Throwing the three together into one being cubes its implausibility.

    We tend to have a good working knowledge of the age, size and history of the Universe. The idea that a being would create the entire thing – with 400,000,000,000 galaxies, EACH with 100, 000,000,000 stars and even more planets, then sit back and wait 13,720,000,000 years for human beings to evolve on one planet so he could “love them” and send his son to Earth to talk to a nomadic group of Jews about sheep and goats in Iron Age Palestine (while ignoring the rest of the 200 million people then alive) makes no sense to us. Did God make the Jews or did the Jews make God?

    The answers usually proffered for what we see as basic logical flaws in Christianity – “you have been blinded by your lack of faith” “God moves in mysterious ways” “God is outside the Universe” or “our minds are too small to understand the greatness of God” are never satisfying to us. We see a retreat to mysticism as the first refuge of the cornered fool.

    The common argument, “well, what caused the Big Bang?” with the implication that, because we have only theories and no iron clad explanation for the Big Bang yet, [the Christian] god must have caused it – does not make sense to us. “I don’t know” does not equal “god” to us, much less the Judeo-Christian god. We feel the answers to such a question are much more likely to be found in Einstein’s equations, quantum physics, large particle accelerators and radio telescopes than in Genesis Chapters 1 through 20. We’re crazy aren’t we?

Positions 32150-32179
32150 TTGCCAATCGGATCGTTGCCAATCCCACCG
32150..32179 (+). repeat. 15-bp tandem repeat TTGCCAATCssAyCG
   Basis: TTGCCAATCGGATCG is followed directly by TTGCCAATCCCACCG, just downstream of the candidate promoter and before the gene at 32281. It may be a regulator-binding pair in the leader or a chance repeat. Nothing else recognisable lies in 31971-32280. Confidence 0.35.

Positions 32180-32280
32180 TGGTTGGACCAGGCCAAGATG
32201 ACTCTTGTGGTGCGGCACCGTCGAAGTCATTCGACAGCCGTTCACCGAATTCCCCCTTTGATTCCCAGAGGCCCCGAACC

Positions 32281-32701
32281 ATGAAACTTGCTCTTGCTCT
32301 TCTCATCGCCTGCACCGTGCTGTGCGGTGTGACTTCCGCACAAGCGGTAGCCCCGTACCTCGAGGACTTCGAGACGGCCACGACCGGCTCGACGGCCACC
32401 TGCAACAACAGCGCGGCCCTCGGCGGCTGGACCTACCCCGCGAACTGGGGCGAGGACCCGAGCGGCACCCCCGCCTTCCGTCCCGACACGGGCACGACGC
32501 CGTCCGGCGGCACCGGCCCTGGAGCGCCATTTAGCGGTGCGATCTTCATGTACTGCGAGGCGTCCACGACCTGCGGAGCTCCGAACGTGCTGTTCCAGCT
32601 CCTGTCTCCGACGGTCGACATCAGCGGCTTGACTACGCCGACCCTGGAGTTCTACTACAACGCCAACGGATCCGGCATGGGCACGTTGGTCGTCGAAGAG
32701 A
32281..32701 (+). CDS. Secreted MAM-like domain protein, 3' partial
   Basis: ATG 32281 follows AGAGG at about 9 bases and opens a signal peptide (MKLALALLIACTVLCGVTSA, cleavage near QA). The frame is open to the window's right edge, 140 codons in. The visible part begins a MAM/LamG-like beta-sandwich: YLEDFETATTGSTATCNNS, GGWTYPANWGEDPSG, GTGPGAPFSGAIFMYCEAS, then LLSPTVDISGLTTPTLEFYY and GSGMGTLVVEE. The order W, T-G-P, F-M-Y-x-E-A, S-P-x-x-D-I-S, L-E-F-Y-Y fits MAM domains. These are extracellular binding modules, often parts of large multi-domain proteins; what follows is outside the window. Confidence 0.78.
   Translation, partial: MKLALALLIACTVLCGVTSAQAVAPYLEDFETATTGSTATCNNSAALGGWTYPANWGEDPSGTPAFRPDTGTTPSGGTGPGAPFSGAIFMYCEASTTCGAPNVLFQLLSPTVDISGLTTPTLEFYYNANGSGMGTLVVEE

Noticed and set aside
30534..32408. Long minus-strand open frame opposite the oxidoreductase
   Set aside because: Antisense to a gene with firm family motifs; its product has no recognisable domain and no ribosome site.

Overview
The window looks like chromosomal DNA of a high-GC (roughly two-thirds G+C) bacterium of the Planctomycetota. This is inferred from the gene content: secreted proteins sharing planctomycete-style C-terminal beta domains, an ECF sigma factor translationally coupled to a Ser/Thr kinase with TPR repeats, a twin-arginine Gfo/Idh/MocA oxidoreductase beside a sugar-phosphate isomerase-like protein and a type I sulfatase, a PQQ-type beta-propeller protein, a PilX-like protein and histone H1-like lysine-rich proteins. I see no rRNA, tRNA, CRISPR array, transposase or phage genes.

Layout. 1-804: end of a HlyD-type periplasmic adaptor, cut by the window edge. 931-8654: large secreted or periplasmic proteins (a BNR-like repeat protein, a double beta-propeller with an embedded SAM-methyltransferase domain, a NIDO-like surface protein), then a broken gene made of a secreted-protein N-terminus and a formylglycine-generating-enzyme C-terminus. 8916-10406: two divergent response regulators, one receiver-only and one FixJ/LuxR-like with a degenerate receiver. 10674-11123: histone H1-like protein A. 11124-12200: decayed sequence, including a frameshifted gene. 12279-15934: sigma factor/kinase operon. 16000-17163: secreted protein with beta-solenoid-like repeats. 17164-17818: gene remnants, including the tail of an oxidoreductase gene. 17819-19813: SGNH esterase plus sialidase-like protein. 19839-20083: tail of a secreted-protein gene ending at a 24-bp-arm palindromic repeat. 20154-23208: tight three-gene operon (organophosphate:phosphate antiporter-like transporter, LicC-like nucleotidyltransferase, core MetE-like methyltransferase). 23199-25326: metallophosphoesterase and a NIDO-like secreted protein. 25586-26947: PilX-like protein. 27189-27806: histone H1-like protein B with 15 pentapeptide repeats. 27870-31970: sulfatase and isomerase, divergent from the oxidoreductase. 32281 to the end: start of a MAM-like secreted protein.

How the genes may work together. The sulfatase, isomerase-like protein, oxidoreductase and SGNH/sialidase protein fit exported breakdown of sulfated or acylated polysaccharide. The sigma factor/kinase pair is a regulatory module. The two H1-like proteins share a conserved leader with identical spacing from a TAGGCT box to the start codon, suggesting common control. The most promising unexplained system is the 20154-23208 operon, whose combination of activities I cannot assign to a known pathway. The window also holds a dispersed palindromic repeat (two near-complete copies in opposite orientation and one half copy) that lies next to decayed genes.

We do not see miracles in things like tornadoes missing a certain trailer in a trailer park, cancer going into remission or Tim Tebow winning a football game.

    We understand that Christianity is one of many, many religions in the World, and we don’t think that we were lucky enough to have been born in the one part of the World that “got it right”. Likewise, we know how all faiths evolve, morph and change over time and do not think we were lucky enough to have been born in the one generation that “got it right.”

    We tend to have a basic knowledge of history and know that there is nothing magical or special about the supposed history of the Jews, gospels, letters, apocalyptic story (Revelations) and other materials that found their way into the Bible, in that they are largely indistinguishable from the other mythology and religious writings of the pre Dark Ages Mediterranean.

    Human beings are terrified of their own deaths and we see the various religious beliefs that try to “wish it away,” such as reincarnation, living happily ever after in Heaven with Jesus, having your own Mormon planet etc. as nothing more than childish stories for the more näive, timid minds among us.

    We do not see morality as predicated upon a belief in the supernatural. We accept that one can be moral without believing in the supernatural and that doing so is no guaranty that one will conform to the norms of society that people call “morality”.

    “You can’t prove God doesn’t exist” is not a convincing argument to us, or even a relevant point, as in inability to disprove something is a far cry from it being true. We cannot prove that the Hindu gods Shiva or Vishnu do not exist either, nor Santa Claus for that matter, but that is hardly a reason to believe in them, or even evidence for their existence. It is impossible to prove a negative in this context.

    When one looks at the various Christian beliefs that were once firmly believed – Adam and Eve, Noah’s flood, people living to be 700 or 900 years old, the Red Sea splitting, water turning into wine, a talking snake, a man living in a whale’s belly, people rising from the dead, Jesus driving demons out of people and into pigs – but which are now acknowledged by most thinking people to be mere mythology, it is pretty hard to give a lot of credibility to what’s left.